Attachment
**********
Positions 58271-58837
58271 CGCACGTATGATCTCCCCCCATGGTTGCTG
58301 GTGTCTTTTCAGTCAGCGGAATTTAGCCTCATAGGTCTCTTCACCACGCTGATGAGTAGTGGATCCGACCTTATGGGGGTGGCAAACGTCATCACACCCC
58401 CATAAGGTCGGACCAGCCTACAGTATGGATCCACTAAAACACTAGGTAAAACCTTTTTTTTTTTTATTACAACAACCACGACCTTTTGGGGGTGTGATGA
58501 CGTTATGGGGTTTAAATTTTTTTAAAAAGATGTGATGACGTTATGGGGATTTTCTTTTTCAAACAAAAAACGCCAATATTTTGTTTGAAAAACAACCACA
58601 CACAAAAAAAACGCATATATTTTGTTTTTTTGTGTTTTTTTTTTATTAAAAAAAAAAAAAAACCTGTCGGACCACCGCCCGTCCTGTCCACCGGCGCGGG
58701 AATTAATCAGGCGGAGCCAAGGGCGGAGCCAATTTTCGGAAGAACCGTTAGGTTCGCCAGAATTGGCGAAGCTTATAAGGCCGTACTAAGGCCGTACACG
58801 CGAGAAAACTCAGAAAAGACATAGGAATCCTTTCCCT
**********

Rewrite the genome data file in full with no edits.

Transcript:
Positions 58271-58837
58271 CGCACGTATGATCTCCCCCCATGGTTGCTG
58301 GTGTCTTTTCAGTCAGCGGAATTTAGCCTCATAGGTCTCTTCACCACGCTGATGAGTAGTGGATCCGACCTTATGGGGGTGGCAAACGTCATCACACCCC
58401 CATAAGGTCGGACCAGCCTACAGTATGGATCCACTAAAACACTAGGTAAAACCTTTTTTTTTTTTATTACAACAACCACGACCTTTTGGGGGTGTGATGA
58501 CGTTATGGGGTTTAAATTTTTTTAAAAAGATGTGATGACGTTATGGGGATTTTCTTTTTCAAACAAAAAACGCCAATATTTTGTTTGAAAAACAACCACA
58601 CACAAAAAAAACGCATATATTTTGTTTTTTTGTGTTTTTTTTTTATTAAAAAAAAAAAAAAACCTGTCGGACCACCGCCCGTCCTGTCCACCGGCGCGGG
58701 AATTAATCAGGCGGAGCCAAGGGCGGAGCCAATTTTCGGAAGAACCGTTAGGTTCGCCAGAATTGGCGAAGCTTATAAGGCCGTACTAAGGCCGTACACG
58801 CGAGAAAACTCAGAAAAGACATAGGAATCCTTTCCCT